University of Wisconsin-Superior
Yellowjacket Union 140
Belknap and Catlin
P.O. Box 2000
Superior, WI 54880
News and Events Details
UW-Superior students living on campus this fall likely will have the distinction of setting a university record.
"We're confidently saying that we will be at capacity this fall, which will be a first for us," said Assistant Director of Residence Life Mickey Fitch.
Campus residence halls currently can accommodate slightly more than 800 people. Residence Life staff are expecting that many to be living in the residence halls when classes resume Sept. 4.
Plans are in place to comfortably accommodate even more students, if necessary, Fitch said.
More people equals more fun
The growing on-campus population means more people will be on campus during evenings and weekends, and more will be attending campus events. It also means more people will experience the positive impact of living on campus and meeting fellow students.
"There's a vibrancy about campus when we have more students in the residence halls," Fitch said.
More students returning to the halls
Just about everyone seems to be contributing to the residence halls' record population.
"We're seeing a lot more sophomores returning this year, so that mean's last year's freshmen had a very good experience," Fitch said. "We're also seeing higher numbers of juniors and seniors, who don't have to live on campus but are choosing it over off-campus housing. We also have more WITC and LSC students living on campus."
Along with UW-Superior students, campus residence halls also are available to students from Wisconsin Indianhead Technical College in Superior and Lake Superior College in Duluth.
Internet, wireless improvements
Fitch attributed the growing popularity of the residence halls to a variety of factors, including recent improvements in Internet connection speed and wireless access. Other amenities, such as academic resource coordinators, tutors in the halls, and on-site laundry facilities, also are popular.
To prepare for this fall as well as future semesters, several Residence Life projects are in full swing this summer. Here's an update:
Crownhart Hall window replacement: This residence hall in the heart of campus is getting all new windows this summer.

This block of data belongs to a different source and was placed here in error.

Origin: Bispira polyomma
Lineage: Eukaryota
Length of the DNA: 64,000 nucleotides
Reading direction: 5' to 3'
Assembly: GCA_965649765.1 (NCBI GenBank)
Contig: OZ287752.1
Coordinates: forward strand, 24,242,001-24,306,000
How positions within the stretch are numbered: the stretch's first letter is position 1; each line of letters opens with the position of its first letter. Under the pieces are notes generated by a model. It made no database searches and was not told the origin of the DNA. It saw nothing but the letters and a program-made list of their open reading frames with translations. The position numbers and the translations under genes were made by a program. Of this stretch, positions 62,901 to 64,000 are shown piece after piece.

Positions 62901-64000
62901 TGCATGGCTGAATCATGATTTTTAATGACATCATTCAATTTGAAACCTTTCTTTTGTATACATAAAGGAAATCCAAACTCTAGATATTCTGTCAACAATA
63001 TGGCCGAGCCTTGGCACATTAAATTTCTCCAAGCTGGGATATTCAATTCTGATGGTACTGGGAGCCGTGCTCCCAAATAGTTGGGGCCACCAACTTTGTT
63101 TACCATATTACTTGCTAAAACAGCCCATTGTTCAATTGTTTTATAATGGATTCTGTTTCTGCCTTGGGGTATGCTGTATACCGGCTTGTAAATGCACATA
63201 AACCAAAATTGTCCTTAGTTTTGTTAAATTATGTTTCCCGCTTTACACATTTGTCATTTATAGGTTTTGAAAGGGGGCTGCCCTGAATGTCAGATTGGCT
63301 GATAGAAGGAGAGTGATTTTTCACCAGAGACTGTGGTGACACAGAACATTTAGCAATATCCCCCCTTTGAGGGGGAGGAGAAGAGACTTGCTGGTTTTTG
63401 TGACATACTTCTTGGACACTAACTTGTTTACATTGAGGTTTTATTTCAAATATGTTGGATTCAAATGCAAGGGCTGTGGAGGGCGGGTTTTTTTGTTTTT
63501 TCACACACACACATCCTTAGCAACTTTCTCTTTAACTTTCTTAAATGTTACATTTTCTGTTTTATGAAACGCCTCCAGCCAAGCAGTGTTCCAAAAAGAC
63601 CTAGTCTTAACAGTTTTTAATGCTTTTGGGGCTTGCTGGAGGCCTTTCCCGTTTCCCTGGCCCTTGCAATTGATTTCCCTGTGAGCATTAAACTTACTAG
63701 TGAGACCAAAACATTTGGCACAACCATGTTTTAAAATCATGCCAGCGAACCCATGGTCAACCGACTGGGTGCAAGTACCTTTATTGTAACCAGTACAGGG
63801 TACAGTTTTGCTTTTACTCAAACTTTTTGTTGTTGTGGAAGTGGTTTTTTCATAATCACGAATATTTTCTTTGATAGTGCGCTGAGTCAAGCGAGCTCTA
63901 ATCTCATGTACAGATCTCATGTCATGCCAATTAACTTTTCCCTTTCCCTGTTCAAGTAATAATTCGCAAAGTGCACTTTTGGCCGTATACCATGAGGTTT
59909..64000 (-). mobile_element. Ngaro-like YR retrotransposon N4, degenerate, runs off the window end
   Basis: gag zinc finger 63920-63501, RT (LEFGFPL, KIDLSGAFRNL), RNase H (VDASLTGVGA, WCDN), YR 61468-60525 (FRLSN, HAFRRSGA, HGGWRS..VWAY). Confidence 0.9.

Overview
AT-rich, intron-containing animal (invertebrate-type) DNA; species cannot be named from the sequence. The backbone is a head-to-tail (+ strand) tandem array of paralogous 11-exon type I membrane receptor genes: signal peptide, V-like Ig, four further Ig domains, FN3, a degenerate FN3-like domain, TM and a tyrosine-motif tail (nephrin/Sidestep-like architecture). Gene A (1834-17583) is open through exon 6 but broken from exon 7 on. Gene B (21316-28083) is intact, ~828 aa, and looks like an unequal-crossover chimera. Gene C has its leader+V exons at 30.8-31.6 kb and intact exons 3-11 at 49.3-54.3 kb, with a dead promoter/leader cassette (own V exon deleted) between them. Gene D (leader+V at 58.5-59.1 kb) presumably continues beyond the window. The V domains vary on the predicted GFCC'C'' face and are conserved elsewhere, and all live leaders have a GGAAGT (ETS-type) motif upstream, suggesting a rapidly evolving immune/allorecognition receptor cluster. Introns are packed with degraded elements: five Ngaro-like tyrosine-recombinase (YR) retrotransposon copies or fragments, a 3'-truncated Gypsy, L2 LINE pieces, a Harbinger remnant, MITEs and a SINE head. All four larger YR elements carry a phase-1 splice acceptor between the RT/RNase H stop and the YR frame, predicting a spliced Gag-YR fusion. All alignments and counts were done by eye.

The windows have four panels that open inward, giving students maximum flexibility for ventilation. They are energy-efficient and will end the water leaks and drafts that plagued the old windows.
This $800,000 project is funded by residence hall fees paid by students.
Ross-Hawkes renovation: A major project to update rooms in these south campus residence halls and to join the buildings with a common lobby is proceeding despite an early delay.
Contractor bids for the work came in higher than expected. To stay within budget for this student-funded project, some items that originally were part of the project -- such as landscaping -- instead will be done by Residence Life.
New bids are being taken for the project. Fitch said plans now call for the Hawkes renovation to be completed by spring or summer 2013. Ross Hall residents will then occupy Hawkes while Ross is renovated.
Ross-Hawkes steam tunnel replacement: Although much of the university steam tunnel system is being unearthed for flood repairs, the deteriorated section in front of Ross and Hawkes halls actually was being replaced before the June flooding.
Replacing this portion of the tunnel will ensure a good supply of heat and hot water to both residence halls as well as to Wessman Arena.
Community garden: Now in its second year, the residence halls' community garden is faring well despite the deluge that flooded campus in June and the dry spell that followed in July. All vegetables raised in the garden go to A'viands to be served for student meals in the Yellowjacket Union.
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